New study gives insight into norovirus infections
Norovirus is a virus nearly as common as the common cold and usually causes cases of acute gastroenteritis in its victims. Researchers used mice with human immune cells to study the virus and lay the groundwork for developing vaccines to fight infection.
"Norovirus research has been hampered by the absence of a norovirus cell culture and a genetically manipulable small animal model," Christiane Wobus, lead researcher and professor in the Department of Microbiology and Immunology at the University of Michigan Medical School, said. "This new model gives us the tool to test potential antiviral compounds and may lay the foundation to culture these viruses in the lab."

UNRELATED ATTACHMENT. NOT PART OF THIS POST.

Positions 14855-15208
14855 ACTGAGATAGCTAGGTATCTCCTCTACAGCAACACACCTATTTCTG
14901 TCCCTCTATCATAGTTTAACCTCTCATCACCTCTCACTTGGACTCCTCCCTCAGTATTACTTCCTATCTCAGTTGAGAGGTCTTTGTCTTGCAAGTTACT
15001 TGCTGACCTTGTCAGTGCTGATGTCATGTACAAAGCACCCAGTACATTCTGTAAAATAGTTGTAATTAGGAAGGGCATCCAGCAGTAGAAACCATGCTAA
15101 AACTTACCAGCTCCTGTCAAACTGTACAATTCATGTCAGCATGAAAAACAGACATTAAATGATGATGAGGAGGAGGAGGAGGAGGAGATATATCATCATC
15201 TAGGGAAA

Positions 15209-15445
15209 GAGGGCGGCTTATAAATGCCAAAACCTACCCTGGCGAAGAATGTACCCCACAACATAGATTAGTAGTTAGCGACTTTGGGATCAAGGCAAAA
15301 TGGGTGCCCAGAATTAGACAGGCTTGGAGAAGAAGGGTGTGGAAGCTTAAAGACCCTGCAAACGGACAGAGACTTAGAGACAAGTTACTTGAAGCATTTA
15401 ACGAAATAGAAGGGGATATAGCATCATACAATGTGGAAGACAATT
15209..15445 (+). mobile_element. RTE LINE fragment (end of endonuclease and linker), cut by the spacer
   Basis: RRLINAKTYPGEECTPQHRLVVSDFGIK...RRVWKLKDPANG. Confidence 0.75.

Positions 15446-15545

The study found that norovirus infects macrophages, which are important immune cells in humans. If researchers can develop a vaccine to protect these cells they may be able to protect people from the illness that costs the U.S. $5.8 billion from food-borne infections alone.
There is currently no vaccine on the market to protect against norovirus, but precautions can be taken to protect against infection. Proper hygiene, washing fruits and vegetables before consumption, disinfecting surfaces and staying isolated if already infected are all effective ways to decrease likelihood of infection and the spread of the disease.
The study was published in mBIO, an American Society of Microbiology journal.